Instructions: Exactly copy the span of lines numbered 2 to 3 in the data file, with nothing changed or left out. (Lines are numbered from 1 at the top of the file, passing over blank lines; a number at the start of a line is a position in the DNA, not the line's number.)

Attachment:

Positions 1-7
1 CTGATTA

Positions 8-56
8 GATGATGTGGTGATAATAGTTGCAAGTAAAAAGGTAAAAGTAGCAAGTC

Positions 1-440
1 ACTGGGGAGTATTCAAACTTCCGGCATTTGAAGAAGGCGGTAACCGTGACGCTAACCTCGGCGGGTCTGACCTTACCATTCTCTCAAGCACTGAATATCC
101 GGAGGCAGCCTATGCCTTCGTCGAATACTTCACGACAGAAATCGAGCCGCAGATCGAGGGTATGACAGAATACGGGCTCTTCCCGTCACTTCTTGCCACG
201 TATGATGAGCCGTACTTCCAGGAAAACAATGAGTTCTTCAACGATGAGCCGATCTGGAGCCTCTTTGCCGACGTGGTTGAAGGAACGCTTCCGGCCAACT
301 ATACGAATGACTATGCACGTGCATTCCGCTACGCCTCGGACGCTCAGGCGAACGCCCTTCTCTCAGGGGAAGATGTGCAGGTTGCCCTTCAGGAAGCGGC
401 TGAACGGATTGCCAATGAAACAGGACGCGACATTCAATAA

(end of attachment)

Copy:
1 CTGATTA

Positions 8-56